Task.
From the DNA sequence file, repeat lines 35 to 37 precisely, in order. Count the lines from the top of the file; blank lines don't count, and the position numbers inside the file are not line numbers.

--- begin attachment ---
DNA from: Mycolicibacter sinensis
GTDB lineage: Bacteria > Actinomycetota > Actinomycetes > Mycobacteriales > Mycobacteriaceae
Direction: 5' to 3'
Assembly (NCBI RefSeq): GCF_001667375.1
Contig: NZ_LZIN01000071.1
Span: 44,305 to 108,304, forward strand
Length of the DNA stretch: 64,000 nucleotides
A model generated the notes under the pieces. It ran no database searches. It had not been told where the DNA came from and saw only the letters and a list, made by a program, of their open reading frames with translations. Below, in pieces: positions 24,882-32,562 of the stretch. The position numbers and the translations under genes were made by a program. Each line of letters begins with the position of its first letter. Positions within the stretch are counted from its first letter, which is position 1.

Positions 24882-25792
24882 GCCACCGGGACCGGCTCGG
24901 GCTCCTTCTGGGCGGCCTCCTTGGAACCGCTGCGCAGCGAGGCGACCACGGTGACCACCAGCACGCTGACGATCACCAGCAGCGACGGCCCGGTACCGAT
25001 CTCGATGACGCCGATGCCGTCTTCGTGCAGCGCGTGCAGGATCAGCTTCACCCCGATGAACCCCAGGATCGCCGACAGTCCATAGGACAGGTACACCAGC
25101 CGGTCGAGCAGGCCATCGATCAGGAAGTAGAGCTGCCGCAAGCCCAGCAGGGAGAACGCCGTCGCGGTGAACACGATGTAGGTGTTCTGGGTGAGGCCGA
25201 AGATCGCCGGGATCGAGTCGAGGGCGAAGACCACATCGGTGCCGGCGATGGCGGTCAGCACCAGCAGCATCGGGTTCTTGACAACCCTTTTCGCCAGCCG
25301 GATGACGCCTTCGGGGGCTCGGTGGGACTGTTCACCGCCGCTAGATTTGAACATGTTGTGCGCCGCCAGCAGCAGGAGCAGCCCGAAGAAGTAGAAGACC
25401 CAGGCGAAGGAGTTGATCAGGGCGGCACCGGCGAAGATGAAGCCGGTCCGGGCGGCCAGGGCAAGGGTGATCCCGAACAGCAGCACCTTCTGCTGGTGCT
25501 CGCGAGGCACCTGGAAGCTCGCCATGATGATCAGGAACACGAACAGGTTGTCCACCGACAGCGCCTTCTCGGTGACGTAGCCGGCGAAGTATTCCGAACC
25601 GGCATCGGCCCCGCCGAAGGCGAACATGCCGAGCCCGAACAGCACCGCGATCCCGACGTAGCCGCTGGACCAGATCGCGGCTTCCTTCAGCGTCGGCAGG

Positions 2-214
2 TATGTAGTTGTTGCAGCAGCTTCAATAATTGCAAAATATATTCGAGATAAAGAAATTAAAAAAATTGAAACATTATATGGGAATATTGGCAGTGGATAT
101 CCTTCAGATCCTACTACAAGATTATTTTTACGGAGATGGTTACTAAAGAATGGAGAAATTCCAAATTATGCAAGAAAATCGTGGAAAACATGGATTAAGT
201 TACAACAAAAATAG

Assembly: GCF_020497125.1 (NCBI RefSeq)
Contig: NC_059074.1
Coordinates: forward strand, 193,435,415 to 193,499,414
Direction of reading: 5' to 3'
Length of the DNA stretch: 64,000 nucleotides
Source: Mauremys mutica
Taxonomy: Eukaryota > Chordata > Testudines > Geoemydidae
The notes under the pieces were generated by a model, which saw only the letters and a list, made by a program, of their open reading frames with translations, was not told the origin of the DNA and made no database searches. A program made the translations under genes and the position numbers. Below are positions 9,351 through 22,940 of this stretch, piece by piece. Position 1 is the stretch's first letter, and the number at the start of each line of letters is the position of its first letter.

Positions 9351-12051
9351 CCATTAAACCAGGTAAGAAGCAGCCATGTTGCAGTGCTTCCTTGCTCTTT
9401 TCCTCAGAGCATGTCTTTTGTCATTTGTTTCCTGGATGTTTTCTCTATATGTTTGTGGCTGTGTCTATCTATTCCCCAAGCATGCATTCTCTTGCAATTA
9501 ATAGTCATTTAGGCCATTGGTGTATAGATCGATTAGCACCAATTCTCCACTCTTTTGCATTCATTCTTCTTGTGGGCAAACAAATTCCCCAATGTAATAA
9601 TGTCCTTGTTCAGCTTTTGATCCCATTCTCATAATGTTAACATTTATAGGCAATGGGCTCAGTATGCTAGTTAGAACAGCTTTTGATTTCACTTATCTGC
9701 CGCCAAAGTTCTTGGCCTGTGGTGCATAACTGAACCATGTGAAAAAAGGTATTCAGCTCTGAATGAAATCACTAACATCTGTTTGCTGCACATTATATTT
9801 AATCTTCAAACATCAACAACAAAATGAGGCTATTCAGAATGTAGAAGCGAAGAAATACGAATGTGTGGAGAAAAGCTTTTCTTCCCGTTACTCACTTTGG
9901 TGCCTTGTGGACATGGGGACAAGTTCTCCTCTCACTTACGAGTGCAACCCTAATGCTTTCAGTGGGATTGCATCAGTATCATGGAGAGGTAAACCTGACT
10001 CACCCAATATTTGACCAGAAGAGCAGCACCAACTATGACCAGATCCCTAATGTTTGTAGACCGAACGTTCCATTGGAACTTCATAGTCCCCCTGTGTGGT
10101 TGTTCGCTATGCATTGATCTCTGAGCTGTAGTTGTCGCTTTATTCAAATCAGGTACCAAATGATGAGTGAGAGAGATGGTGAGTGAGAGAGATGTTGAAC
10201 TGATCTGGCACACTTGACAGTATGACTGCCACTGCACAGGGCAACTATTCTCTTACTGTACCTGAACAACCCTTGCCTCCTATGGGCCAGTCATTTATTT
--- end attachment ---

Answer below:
9601 TGTCCTTGTTCAGCTTTTGATCCCATTCTCATAATGTTAACATTTATAGGCAATGGGCTCAGTATGCTAGTTAGAACAGCTTTTGATTTCACTTATCTGC
9701 CGCCAAAGTTCTTGGCCTGTGGTGCATAACTGAACCATGTGAAAAAAGGTATTCAGCTCTGAATGAAATCACTAACATCTGTTTGCTGCACATTATATTT
9801 AATCTTCAAACATCAACAACAAAATGAGGCTATTCAGAATGTAGAAGCGAAGAAATACGAATGTGTGGAGAAAAGCTTTTCTTCCCGTTACTCACTTTGG